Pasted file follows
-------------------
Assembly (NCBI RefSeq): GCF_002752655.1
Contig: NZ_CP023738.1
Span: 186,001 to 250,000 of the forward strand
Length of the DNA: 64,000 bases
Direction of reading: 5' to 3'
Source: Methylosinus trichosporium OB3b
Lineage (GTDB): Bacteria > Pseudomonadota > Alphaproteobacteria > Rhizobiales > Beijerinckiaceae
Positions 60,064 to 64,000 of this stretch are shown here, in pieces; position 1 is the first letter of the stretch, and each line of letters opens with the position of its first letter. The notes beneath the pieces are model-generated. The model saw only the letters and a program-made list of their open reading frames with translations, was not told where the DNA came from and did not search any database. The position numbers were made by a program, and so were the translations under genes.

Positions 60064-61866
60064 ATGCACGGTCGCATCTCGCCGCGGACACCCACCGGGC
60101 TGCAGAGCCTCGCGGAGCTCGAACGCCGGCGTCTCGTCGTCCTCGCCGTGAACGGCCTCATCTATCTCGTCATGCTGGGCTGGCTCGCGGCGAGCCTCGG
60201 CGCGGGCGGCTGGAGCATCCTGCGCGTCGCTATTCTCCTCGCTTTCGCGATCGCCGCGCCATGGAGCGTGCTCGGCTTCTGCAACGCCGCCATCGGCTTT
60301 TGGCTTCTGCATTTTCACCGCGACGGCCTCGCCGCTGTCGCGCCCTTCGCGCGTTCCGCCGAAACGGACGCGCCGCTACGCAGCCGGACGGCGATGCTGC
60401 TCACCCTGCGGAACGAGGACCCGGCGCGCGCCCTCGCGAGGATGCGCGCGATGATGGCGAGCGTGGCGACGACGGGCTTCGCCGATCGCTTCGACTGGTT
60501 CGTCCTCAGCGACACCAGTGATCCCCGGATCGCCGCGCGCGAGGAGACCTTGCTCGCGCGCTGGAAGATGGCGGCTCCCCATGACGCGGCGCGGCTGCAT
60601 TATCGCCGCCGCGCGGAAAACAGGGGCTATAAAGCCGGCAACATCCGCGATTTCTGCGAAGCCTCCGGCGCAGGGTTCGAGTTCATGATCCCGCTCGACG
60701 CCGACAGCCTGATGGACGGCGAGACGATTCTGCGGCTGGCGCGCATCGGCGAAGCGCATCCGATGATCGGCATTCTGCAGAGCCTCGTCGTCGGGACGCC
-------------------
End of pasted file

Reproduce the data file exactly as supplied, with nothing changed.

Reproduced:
Assembly (NCBI RefSeq): GCF_002752655.1
Contig: NZ_CP023738.1
Span: 186,001 to 250,000 of the forward strand
Length of the DNA: 64,000 bases
Direction of reading: 5' to 3'
Source: Methylosinus trichosporium OB3b
Lineage (GTDB): Bacteria > Pseudomonadota > Alphaproteobacteria > Rhizobiales > Beijerinckiaceae
Positions 60,064 to 64,000 of this stretch are shown here, in pieces; position 1 is the first letter of the stretch, and each line of letters opens with the position of its first letter. The notes beneath the pieces are model-generated. The model saw only the letters and a program-made list of their open reading frames with translations, was not told where the DNA came from and did not search any database. The position numbers were made by a program, and so were the translations under genes.

Positions 60064-61866
60064 ATGCACGGTCGCATCTCGCCGCGGACACCCACCGGGC
60101 TGCAGAGCCTCGCGGAGCTCGAACGCCGGCGTCTCGTCGTCCTCGCCGTGAACGGCCTCATCTATCTCGTCATGCTGGGCTGGCTCGCGGCGAGCCTCGG
60201 CGCGGGCGGCTGGAGCATCCTGCGCGTCGCTATTCTCCTCGCTTTCGCGATCGCCGCGCCATGGAGCGTGCTCGGCTTCTGCAACGCCGCCATCGGCTTT
60301 TGGCTTCTGCATTTTCACCGCGACGGCCTCGCCGCTGTCGCGCCCTTCGCGCGTTCCGCCGAAACGGACGCGCCGCTACGCAGCCGGACGGCGATGCTGC
60401 TCACCCTGCGGAACGAGGACCCGGCGCGCGCCCTCGCGAGGATGCGCGCGATGATGGCGAGCGTGGCGACGACGGGCTTCGCCGATCGCTTCGACTGGTT
60501 CGTCCTCAGCGACACCAGTGATCCCCGGATCGCCGCGCGCGAGGAGACCTTGCTCGCGCGCTGGAAGATGGCGGCTCCCCATGACGCGGCGCGGCTGCAT
60601 TATCGCCGCCGCGCGGAAAACAGGGGCTATAAAGCCGGCAACATCCGCGATTTCTGCGAAGCCTCCGGCGCAGGGTTCGAGTTCATGATCCCGCTCGACG
60701 CCGACAGCCTGATGGACGGCGAGACGATTCTGCGGCTGGCGCGCATCGGCGAAGCGCATCCGATGATCGGCATTCTGCAGAGCCTCGTCGTCGGGACGCC